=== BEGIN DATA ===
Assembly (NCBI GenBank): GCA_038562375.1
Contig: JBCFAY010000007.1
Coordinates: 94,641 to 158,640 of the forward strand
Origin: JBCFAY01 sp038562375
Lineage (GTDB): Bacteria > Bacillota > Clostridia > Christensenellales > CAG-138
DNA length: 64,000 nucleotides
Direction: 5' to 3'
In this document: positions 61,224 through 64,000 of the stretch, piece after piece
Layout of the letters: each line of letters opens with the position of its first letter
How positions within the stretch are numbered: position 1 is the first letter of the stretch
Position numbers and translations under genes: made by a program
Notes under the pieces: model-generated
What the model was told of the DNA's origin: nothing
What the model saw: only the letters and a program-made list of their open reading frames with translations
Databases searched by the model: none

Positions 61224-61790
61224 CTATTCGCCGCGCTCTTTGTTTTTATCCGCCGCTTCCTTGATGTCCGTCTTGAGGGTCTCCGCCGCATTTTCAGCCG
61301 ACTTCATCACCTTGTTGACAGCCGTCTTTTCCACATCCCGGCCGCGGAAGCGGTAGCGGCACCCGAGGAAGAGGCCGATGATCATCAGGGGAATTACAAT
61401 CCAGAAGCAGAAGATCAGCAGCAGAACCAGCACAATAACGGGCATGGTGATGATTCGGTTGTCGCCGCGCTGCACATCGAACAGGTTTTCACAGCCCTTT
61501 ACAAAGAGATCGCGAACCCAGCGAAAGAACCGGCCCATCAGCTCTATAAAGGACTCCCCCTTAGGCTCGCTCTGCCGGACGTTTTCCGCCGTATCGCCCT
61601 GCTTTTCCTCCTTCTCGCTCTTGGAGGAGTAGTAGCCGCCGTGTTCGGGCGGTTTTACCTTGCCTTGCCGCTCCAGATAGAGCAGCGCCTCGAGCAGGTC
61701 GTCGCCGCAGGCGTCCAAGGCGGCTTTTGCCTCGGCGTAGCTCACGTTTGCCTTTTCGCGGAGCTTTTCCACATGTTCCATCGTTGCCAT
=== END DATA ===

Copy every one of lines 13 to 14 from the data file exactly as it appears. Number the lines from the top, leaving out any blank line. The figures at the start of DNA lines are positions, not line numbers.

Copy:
What the model was told of the DNA's origin: nothing
What the model saw: only the letters and a program-made list of their open reading frames with translations